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S African model crowned 2019 Miss Universe
A 26-year-old model from South Africa was crowned the new Miss Universe on Sunday night (Monday morning, Singapore time) at the end of a lavish ceremony filled with glitter and heartfelt speeches about female empowerment.
Zozibini Tunzi finished first ahead of Miss Puerto Rico (Madison Anderson Berrios) and Miss Mexico (Sofia Aragon) in a flashy televised event, hosted once again by American comedian and Steve Harvey.
The 2018 Miss Universe, the Philippines' Catriona Gray, presented Ms Tunzi with a crown by Mouawad Jewelry that is estimated to be worth US$5 million.
Ms Tunzi earned cheers during her closing speech, a new segment of the competition, in which she talked about wanting to empower young women to feel confident.
"I grew up in a world where a woman who looks like me, with my kind of skin and my kind of hair, was never considered to be beautiful," she said.
"I think that it is time that that stops today," she said to thunderous applause.
Ms Tunzi - the third woman from South Africa to win the world's most prestigious beauty pageant - beat 89 other contestants from around the globe in the 68th instalment of Miss Universe, which was held in Atlanta's Tyler Perry Studios.
Ms Tunzi follows in the footsteps of her countrywomen Margaret Gardiner, who was crowned Miss Universe in 1978, and Demi-Leigh Nel-Peters in 2017.
Rounding up this year's top 10 were contestants from Colombia, France, Iceland, Indonesia, Peru, Thailand and the host country, the United States.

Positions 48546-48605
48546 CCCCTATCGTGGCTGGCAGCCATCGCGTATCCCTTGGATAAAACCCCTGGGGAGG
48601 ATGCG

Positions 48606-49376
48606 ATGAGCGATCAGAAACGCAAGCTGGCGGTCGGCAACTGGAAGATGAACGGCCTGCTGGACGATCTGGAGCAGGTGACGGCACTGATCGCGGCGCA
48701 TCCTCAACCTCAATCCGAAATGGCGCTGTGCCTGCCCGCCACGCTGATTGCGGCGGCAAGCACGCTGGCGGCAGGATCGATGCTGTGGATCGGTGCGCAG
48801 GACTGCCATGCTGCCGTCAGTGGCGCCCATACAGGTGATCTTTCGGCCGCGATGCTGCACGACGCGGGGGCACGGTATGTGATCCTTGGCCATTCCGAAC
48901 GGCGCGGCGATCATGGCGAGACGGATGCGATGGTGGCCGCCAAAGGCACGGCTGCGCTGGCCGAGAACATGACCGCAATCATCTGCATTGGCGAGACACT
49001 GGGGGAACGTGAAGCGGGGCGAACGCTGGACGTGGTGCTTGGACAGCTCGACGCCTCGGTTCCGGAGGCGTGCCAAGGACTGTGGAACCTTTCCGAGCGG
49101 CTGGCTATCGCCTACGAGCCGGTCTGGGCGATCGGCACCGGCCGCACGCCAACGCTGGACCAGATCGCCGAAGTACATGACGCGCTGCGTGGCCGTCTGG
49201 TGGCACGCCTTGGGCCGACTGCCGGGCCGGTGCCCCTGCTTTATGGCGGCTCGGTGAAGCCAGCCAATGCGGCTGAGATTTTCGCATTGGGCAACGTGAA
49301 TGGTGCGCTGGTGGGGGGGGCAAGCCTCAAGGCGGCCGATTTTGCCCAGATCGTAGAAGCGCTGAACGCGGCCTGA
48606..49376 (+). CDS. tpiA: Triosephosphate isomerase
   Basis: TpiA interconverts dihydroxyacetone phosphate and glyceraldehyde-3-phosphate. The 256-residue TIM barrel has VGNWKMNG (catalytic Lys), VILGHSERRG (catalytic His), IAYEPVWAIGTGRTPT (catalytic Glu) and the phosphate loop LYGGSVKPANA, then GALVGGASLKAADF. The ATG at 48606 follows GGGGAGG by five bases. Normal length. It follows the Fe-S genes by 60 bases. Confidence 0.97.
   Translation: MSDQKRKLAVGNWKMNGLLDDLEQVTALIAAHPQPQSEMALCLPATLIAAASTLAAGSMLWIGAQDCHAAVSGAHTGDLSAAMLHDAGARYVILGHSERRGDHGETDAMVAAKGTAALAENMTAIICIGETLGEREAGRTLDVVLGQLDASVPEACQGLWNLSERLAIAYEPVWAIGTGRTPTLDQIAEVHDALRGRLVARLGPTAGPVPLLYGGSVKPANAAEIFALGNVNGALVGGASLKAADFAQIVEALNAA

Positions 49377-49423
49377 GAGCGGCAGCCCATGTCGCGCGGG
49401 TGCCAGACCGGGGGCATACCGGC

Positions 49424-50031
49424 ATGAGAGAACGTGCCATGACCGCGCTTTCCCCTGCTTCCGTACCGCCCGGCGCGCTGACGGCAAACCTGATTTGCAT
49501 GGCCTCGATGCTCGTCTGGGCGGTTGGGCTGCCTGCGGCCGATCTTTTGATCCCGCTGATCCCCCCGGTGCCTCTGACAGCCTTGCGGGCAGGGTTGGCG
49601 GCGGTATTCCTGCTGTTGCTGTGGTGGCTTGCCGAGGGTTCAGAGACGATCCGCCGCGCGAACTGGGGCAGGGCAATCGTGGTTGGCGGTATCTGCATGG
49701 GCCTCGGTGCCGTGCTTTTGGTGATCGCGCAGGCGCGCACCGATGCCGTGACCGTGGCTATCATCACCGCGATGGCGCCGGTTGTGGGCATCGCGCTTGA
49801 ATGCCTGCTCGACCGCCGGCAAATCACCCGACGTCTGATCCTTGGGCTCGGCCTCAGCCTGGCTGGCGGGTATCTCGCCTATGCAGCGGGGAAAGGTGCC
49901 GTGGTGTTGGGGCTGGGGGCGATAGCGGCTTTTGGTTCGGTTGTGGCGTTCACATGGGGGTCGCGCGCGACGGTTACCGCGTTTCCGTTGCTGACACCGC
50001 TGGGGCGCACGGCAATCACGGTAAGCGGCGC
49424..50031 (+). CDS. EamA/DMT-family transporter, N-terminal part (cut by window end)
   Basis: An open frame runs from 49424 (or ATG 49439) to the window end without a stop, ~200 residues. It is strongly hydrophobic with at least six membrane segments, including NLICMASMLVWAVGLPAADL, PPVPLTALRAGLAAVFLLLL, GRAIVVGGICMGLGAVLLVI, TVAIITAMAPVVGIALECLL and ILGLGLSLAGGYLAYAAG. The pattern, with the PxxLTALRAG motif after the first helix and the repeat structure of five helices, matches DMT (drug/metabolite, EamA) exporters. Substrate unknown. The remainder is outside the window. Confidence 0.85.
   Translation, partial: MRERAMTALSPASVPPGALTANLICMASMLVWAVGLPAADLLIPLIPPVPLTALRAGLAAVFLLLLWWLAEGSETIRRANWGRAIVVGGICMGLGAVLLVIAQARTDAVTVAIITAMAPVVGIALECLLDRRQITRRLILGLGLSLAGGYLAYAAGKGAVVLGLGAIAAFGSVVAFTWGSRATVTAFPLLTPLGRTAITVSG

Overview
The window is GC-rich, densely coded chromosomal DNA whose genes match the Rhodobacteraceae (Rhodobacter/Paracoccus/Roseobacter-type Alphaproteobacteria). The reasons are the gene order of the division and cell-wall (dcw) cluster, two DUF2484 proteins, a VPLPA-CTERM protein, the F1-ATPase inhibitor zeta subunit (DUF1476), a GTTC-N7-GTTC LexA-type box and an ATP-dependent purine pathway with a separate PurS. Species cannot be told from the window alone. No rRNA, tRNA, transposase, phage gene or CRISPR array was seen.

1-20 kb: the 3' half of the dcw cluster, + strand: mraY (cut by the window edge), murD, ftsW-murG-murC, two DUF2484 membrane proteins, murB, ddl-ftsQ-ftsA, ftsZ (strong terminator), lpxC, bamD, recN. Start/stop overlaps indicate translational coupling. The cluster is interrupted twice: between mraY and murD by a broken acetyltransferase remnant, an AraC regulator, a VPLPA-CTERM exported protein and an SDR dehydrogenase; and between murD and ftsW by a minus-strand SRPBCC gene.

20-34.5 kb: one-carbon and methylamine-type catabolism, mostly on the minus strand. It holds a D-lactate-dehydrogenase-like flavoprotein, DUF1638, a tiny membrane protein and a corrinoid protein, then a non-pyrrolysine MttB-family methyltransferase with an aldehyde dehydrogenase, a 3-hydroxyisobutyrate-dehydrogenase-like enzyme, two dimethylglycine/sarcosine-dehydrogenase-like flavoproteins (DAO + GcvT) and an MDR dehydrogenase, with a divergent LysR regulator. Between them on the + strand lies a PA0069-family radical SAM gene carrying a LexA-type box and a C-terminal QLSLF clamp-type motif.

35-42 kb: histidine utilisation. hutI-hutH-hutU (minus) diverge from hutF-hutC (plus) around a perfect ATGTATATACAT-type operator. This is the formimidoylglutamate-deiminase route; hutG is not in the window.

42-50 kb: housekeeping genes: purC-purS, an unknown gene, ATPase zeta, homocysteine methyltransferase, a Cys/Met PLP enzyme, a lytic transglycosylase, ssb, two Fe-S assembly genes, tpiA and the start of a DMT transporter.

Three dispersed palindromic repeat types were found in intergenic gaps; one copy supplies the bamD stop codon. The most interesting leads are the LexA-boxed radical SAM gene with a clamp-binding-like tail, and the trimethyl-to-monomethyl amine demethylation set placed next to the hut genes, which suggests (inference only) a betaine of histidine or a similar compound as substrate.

The two hot favourites before the start of the competition - Paweensuda Drouin of Thailand and Gazini Ganados of the Philippines - did not make the final three.
Ms Drouin, a 26-year-old Thai-Canadian, reached the top five, while 23-year-old Ms Ganados only made it to the top 20. Another contestant from South-east Asia, Miss Indonesia, Frederika Alexis Cull, reached the top 10.
Singapore's representative this year was Mohana Prabha, a 24-year-old student. She was eliminated in the first round.
Another contestant who did not make it past the opening round was Miss Myanmar Swe Zin Htet, but she made waves last week when she came out as the competition's first openly gay contestant.
"I have that platform that, if I say that I am a lesbian, it will have a big impact on the LGBTQ community back in Burma," she told People magazine, using her country's historic name.
Homosexuality is illegal in Myanmar and is punishable by up to life in prison.
In 2018, the competition also featured Miss Spain Angela Ponce, who blazed a trail as Miss Universe's first transgender contestant. AFP